(Golden hour is the last hour before sunset and the first hour after sunrise when the light is good for photos — in Matanane’s case, it was the end of the afternoon.)
“We had to do it quickly because although it was well lit, I was starting to melt and my hair was getting frizzy,” she said.
The photo taken that evening was for an article in the Journal on the movement of the new generator equipment from the Port of Guam in Piti to the Ukudu Power Plant site in Dededo.
Matanane uses her headshots for interviews with media and to update her social media profile — when she gets around to that, she said.
Matanane did say it’s important to have a professional photo.
“Having a corporate headshot is necessary, especially if you’re working a lot with the media,” she said. “I’ve recently made arrangements for professional headshots to be taken, as this interview was another reminder for me to get them done.”
Monica O. Guzman, managing director, Galaide Group LLC
Monica Guzman’s favorite headshot was taken circa 2011, before she “became a senior citizen,” she said. At the photo shoot in a studio, she was told she needed a photograph with a “professional” look, and so she put on a jacket.
Her most recent photo was taken in 2019, in her home.
She uses it with documents — including CVs and bios — she submits when introducing herself for work.
“I always need it for proposals, submittals and grant applications,” she said. “Thanks for the reminder to get new shots done.”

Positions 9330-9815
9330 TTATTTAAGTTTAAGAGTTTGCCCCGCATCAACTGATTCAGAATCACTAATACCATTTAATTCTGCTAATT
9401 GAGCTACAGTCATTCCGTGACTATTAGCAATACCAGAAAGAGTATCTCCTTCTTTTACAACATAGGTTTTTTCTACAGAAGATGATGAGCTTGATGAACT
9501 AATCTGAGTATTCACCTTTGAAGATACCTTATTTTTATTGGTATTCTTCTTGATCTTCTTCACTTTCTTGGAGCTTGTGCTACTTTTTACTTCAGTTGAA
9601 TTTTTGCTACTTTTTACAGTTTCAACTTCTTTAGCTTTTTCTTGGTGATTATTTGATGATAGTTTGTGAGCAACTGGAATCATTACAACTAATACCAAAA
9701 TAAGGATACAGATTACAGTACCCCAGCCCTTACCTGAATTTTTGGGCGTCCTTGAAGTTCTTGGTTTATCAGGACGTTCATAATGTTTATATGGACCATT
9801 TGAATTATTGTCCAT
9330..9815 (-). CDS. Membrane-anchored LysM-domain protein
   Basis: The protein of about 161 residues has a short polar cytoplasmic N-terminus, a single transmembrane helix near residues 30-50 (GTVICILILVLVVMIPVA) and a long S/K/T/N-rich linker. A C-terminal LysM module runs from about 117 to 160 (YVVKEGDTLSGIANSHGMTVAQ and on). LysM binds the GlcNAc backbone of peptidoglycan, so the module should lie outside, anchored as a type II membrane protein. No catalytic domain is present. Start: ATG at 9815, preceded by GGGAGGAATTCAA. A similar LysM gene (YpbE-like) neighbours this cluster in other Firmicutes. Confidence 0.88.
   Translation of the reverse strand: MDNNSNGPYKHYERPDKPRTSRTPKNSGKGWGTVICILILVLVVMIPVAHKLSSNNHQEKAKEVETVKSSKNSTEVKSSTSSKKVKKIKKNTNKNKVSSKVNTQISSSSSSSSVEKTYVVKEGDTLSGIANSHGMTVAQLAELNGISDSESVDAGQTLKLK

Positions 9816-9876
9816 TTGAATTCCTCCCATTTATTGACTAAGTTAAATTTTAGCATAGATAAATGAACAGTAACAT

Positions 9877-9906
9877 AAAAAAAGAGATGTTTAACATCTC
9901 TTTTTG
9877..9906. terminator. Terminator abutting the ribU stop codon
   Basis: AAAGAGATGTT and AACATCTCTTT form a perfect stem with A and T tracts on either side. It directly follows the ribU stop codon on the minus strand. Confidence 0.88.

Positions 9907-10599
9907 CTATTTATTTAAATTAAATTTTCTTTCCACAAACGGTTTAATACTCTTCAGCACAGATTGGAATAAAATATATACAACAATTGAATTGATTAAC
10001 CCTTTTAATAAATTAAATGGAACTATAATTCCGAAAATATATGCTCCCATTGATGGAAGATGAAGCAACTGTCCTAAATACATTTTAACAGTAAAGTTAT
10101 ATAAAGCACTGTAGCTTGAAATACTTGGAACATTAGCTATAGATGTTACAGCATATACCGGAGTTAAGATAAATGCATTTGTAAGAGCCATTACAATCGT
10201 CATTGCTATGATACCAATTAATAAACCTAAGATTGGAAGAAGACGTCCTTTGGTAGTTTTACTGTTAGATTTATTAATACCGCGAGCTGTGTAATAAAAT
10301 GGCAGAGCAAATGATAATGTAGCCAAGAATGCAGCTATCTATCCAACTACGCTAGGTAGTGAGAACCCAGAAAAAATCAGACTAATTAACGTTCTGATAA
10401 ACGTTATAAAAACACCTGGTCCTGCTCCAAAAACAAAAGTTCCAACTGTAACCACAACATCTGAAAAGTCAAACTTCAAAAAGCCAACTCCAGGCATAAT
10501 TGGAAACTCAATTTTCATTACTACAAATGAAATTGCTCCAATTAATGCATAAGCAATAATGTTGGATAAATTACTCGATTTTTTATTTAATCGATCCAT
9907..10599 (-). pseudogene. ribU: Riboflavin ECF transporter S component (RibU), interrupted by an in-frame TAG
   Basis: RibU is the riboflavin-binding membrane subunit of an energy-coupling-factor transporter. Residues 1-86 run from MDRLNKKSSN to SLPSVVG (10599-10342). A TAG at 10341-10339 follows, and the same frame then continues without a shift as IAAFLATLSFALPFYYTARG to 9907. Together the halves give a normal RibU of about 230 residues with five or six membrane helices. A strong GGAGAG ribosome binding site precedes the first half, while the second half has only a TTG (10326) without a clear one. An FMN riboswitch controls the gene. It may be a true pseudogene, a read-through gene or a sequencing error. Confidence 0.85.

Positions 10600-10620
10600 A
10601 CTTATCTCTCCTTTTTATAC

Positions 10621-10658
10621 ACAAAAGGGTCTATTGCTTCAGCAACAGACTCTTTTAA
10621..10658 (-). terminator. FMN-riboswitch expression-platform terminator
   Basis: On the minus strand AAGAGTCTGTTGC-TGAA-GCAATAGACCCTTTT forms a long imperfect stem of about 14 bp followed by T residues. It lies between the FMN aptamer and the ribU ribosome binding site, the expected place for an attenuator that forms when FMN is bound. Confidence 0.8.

Robert J. Marks, president, Hagatna Bay Consulting Inc.
Robert J. Marks last took a headshot more than a decade ago, when he was appointed to serve on the board for the Guam Chapter of the American Red Cross.
“I never took another headshot after that,” said Marks, who still serves on the Red Cross board 10 years later. The headshot was taken by a professional photographer in a studio.
He has no intention of taking an updated headshot, Marks told the Journal.
Although he doesn’t plan on taking another photo, Marks said it is necessary to have one.
“I think it is very important because everything is more visual today,” he said. “I needed one for multiple reasons … like for organizations, publications, and blogs and when someone requests for one.”
Additionally, he said, “For proposals and resumes we include a headshot for Guam people so that a client recognizes us. It makes the proposal more personal.”
Marks, who provides business development, and technical services for those in the Western Pacific, said he is trying to convey a “More personal and less formal approach when reaching out to clients.”